A Deep Dive Into Early Tar Heels Basketball

In this unpublished Life magazine photo, UNC’s Bob Young ’57 battles Duke’s Marty Doherty for a rebound during a Carolina home game in Woollen Gym, Feb. 4, 1955. (Photo by Ralph Morse/The LIFE Picture Collection via Getty Images)

Ron Smith ’79 was deep in another microfilm session when he found an intriguing January 1955 news brief in The Daily Tar Heel. Life magazine was staffing UNC’s February home game against Duke and taking full-color photographs for a spread on college basketball in the South.

But the images never saw the page. With 200-plus color photos to choose from, Life editors cut photographer Ralph Morse’s UNC-Duke shots in favor of pics from George Washington, Kentucky, Maryland and N.C. State. The issue was published on Feb. 28, and Chapel Hill subscribers were understandably miffed.

Smith wasn’t deterred. The longtime author, pastor and UNC fan took a picture of the clipping, marked down the game’s Feb. 4, 1955, date and emailed the details to a Life rep in 2012, acknowledging, “I know this is a shot in the dark … .”

History was on his side. Smith’s contact searched the magazine archives and found 10 unpublished photos: a treasure trove of shots by the late Morse that brought sophomore forward Lennie Rosenbluth ’57 and a standing-room-only Woollen Gym crowd of well-dressed UNC students to life.

The book also includes images of such fan keepsakes as a promotional for the 1960 Dixie Classic. (Courtesy of Ron Smith ’79)

One of those never-before-seen action photos — Bob Young ’57 battling for a rebound with Duke’s Marty Doherty while Rosenbluth looks on — graces the inside cover of Smith’s newly released The Tar Heels: A History of UNC Basketball Volume One. The 474-page coffee table tome covers the first 70 years of UNC basketball with meticulously researched depth and breadth and full-page glossies. “It’s the Mona Lisa of Tar Heel basketball books,” the now-88-year-old Rosenbluth said.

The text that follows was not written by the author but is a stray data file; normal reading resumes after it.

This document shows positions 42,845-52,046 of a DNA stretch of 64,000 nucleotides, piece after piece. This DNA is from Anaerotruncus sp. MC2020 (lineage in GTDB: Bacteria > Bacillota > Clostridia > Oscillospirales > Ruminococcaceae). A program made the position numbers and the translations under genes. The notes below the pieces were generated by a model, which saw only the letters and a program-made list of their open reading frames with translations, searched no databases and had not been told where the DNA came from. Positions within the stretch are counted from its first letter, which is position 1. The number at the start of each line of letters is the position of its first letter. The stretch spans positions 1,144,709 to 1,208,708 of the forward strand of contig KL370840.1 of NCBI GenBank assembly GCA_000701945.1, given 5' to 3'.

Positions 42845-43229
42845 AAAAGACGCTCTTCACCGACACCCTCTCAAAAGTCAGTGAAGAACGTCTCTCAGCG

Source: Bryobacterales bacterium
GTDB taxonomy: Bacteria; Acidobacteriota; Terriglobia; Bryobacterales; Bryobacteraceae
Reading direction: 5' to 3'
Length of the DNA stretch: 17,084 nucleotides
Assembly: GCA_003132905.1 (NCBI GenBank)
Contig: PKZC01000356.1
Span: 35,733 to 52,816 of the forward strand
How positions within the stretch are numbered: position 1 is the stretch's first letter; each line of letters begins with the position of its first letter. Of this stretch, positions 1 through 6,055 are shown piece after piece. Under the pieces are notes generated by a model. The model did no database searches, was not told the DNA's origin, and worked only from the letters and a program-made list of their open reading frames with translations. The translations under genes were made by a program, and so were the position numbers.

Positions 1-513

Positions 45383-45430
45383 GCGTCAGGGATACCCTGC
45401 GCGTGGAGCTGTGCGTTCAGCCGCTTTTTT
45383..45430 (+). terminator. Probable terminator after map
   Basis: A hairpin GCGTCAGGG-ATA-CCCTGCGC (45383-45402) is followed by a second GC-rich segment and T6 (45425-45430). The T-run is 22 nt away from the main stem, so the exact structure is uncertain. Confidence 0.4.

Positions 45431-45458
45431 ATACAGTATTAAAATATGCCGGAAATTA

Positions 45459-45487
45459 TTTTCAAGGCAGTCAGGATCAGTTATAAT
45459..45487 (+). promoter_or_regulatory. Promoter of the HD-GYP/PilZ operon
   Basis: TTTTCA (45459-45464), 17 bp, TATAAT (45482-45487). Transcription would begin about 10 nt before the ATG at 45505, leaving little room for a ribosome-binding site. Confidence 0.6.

The first of three planned volumes went on sale in July and marked a project decades in the making for Smith, who’s been hooked on UNC basketball ever since he snagged an autograph from coach Dean Smith as a star-struck 10-year-old at the 1966 North-South Doubleheader in the old Charlotte Coliseum.

His UNC fandom and “ridiculous memory” followed him to Chapel Hill for college in the late 1970s and throughout a lengthy career in ministry, including as pastor for Presbyterian churches in Lexington and Charlotte.

“Being the Carolina fan that he is, Ron came to my church and we got lunch, and it didn’t take me long to realize he knew more about the games I’d played in than I did myself,” said David Chadwick ’71, a former Tar Heel forward and Charlotte preacher, laughing. “The guy was an encyclopedia.”

Smith began book research in 2005, his interest piqued after browsing a Barnes & Noble and stumbling across a similar Rolling Stones pictorial history book written by the band’s bassist, Bill Wyman.

A Madison Square Garden ticket stub from 1957. (Courtesy of Ron Smith ’79)